Accountable Care Organizations (ACOs) are a hot topic these days. But chances are, you’re quite busy and not in the mood to research them yourself. Well, you’re in luck. We’ve put together a few answers to frequently asked questions about the newest healthcare model:
Q: When I market an ACO, what am I marketing?
A: An Accountable Care Organization (ACO) is a coordinated care program aimed at creating intangible and tangible benefits for participating patients. You are marketing and communicating the benefits of being in an ACO, which are that participating patients have the chance to receive a higher quality of care due to a coordinated effort between their healthcare providers.
Q: Who am I marketing to?
A: ACOs were primarily developed around Medicare and that’s why most of the focus is on Medicare users. Of the 47.5 million Medicare beneficiaries in the U.S. today, 39.6 million of them are over 65 years of age. With that demographic being the base of individuals that would benefit the most from coordinated care, it is important to keep their needs in mind.
Q: How should I communicate with the Medicare population?
A: Your initial goal should be to make sure your patients do not want to opt-out of the program (meaning they choose to not share their medical information, which cancels the idea of coordinated care). Medicare beneficiaries will be wary of any legislation that might change their benefits or threaten to take away their choices. It is important to emphasize that their current situation will not change. Also, be sure to keep the language in all marketing materials simple and with a sense of clarity. There are beneficiaries with varying education levels and it’s important that everyone can access and understand care coordination information.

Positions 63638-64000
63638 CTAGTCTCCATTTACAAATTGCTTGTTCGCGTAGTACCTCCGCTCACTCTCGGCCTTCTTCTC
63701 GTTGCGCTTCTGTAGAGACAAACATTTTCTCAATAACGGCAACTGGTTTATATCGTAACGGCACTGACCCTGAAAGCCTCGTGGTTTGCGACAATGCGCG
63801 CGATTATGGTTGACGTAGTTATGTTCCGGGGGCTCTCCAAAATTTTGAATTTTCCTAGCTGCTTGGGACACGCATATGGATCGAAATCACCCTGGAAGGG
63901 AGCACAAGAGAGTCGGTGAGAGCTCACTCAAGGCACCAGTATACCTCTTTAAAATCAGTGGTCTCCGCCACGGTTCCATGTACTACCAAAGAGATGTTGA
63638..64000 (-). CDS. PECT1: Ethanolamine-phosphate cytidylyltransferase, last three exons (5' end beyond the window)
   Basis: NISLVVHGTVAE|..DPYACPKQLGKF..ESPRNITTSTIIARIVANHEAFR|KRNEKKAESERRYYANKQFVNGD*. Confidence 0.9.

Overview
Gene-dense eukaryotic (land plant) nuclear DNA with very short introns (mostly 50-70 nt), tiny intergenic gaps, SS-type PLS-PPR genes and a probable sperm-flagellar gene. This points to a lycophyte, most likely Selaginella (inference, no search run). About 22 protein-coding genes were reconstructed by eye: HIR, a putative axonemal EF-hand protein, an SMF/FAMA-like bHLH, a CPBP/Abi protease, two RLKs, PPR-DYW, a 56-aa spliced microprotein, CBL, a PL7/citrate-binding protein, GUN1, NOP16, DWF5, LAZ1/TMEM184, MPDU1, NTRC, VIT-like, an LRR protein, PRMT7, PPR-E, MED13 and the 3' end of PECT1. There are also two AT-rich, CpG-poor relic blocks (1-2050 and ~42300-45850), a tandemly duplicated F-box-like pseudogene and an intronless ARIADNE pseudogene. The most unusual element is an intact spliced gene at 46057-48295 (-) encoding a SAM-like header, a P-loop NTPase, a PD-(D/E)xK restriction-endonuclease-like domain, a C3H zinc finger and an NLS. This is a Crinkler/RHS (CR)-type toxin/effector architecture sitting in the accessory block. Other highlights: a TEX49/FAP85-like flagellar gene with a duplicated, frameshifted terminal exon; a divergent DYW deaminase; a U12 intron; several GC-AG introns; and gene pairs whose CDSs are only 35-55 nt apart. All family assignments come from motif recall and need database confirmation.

Q: Is there anything I should emphasize?
A: Assuring beneficiaries that everything will remain the same is very important. Minimizing the government’s involvement with the program will also help ease wary minds (avoid using words like “healthcare reform”). Addressing the audience’s concerns directly will help build peace of mind and convince patients not to opt-out of the program.
Q: Is there anything I should avoid when communicating with the Medicare population?
A: Yes. Avoid fine print whenever possible – very tiny type tends to raise suspicions very quickly and it’s difficult for the senior eyes to read. Also, if you’re including collateral pieces, it’s important to keep your materials informative, but minimal. Overly emphasizing ACO benefits can seem like a dodge, since improvements imply change – often at the cost of something else.
Q: Should I directly involve physicians in marketing the program?
A: Yes! Your physician base will be your main advocate. These doctors have often spent years building trust with their patients; they will be the best ambassadors for your ACO.
Q: Any final thoughts on marketing an ACO?
A: As marketers, we normally plan for the long-term. ACOs are still relatively uncharted territory. Flexibility is key when marketing these organizations. Because of rapid change, be prepared and work accordingly.
Ready for more? Check out the rest of our series on ACOs: